Do we know yet whether the state will appeal this decision?


HF: Do you have the statutory cite for the definition of sexual assault/rape in Maryland? As I said in the comment to Feministing's post on the subject, I think the deficiency is in that "sexual assault," at least in Texas, is defined by the initial penetration. So there's no un-ringing of the bell one way or the another (withdrawing or giving consent). Of course, this is an antiquated concept, but one solved by amending the Penal Codes of the respective states.


I'll comment here, even though I commented at Feministing and I think my comments were misunderstood. . .

I find it hard to believe that this isn't legally some crime even if it doesn't meet the legal definition of rape ...

The Happy Feminist

Chipmunk, The news report cited at Feministing didn't indicate whether the state plans to appeal. It did say:

Montgomery Delegate Jean Cryor said the Women's Caucus of the General Assembly would likely examine the decision during the next legislative session.

So I am optimistic that there will be a legislative solution.

The Happy Feminist

Norbizness, I don't have the Maryland rape statute handy or the cite. I don't believe the court discussed the statutory rape definition in its decision.

The Happy Feminist

Liz, consent and the law surrounding it provides an absolute defense to alleged crimes involving sexual penetration. So no, there is no other offense here that would apply. The court's ruling essentially means that it is currently legal in Maryland for a man to keep having sex with a woman who has consented but is now begging him to stop and trying to push him away.

(I should note that rape is not always man-on-woman. I use those descriptors to describe the typical scenario and the scenario that was at issue in the ruling.)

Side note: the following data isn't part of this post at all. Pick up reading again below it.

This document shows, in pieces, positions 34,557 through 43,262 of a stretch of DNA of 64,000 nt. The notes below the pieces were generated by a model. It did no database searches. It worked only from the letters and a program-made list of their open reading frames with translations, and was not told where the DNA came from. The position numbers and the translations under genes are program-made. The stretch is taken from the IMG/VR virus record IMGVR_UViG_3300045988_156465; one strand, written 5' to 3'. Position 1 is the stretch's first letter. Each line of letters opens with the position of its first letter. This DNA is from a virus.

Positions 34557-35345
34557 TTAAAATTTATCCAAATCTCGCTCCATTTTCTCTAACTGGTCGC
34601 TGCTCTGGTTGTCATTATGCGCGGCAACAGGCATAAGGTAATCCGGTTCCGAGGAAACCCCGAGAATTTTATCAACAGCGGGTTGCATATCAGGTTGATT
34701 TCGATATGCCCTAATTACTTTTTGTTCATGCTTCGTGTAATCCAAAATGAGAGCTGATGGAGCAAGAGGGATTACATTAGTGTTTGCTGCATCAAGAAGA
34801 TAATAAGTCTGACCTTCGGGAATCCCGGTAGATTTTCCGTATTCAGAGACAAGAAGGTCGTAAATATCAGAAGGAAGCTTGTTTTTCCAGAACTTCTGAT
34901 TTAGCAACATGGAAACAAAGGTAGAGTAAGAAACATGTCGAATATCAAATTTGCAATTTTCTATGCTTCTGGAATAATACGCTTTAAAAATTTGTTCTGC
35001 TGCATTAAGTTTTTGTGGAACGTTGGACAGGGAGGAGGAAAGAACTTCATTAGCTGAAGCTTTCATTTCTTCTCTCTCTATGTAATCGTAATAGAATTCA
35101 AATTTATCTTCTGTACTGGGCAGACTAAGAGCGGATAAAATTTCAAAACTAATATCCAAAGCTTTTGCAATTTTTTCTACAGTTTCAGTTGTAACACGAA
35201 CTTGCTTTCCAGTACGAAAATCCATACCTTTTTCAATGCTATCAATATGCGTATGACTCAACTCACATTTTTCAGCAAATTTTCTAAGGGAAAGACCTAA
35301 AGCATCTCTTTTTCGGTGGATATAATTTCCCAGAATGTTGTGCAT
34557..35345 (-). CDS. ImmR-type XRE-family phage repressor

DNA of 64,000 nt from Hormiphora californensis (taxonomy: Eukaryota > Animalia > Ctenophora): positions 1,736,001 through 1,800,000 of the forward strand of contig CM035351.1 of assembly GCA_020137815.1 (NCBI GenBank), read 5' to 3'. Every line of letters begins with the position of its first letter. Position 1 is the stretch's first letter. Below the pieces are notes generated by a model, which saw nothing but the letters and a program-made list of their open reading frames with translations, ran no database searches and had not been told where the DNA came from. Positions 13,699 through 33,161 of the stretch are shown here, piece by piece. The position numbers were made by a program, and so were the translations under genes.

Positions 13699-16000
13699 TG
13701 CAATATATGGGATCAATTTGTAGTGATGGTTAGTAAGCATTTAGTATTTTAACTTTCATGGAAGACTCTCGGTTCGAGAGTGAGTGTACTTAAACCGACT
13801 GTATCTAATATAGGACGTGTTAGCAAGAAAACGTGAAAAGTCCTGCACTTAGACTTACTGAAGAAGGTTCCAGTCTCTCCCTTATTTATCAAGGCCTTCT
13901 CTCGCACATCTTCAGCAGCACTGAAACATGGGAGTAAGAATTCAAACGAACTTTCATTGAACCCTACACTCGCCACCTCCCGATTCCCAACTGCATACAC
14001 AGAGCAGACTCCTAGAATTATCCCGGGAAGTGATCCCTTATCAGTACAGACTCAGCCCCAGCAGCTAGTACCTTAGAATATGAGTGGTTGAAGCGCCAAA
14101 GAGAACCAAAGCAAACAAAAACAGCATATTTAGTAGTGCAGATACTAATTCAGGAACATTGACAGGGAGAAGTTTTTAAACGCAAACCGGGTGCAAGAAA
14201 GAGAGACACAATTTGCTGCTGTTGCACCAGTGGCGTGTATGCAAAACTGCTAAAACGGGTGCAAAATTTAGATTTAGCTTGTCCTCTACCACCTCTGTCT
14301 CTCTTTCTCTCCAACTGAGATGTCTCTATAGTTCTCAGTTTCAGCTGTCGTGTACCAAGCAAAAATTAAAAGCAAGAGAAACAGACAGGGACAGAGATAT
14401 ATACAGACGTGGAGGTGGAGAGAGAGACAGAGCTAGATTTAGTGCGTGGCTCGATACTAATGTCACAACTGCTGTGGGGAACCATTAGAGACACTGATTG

"Bound by dicta"? Yahuh.

I suspect that the court was using the case to send a message that the law needs to be changed. Too bad for the victim.


Liz: I don't know if there is a lesser-included offense (assault?) or whether the defendant in this case was indicted on it. Not to be coy, but I read enough legal cases in a given day that the "page 1 of 51" sign on the bottom of the .pdf document gave me pause.


Here's the cite for first degree rape: Md. CRIMINAL LAW Code Ann. ยง 3-303. Subtitle 3 basically covers all of the sexual offenses.

Maryland's definition of rape refers to "vaginal intercourse". Sexual offense refers to a sexual act which means "any of the following acts, regardless of whether semen is emitted: (i) analingus; (ii) cunnilingus; (iii) fellatio; (iv) anal intercourse, including penetration, however slight, of the anus; or(v) an act: 1. in which an object penetrates, however slightly, into another individual's genital opening or anus; and 2. that can reasonably be construed to be for sexual arousal or gratification, or for the abuse of either party."

And I don't think that the court was trying to send a message. The judges on this case were all males and include a retired judge who served from 1970-2000, and was brought back for this case.


It appears as though Maryland's rape law is as bog-standard as rape laws get -- it looks like it was based on the same model legislation as our revised rape laws in Washington. Other than the nasty case law in Maryland, though, it looks as though this is something that could happen in any state.

-- ACS

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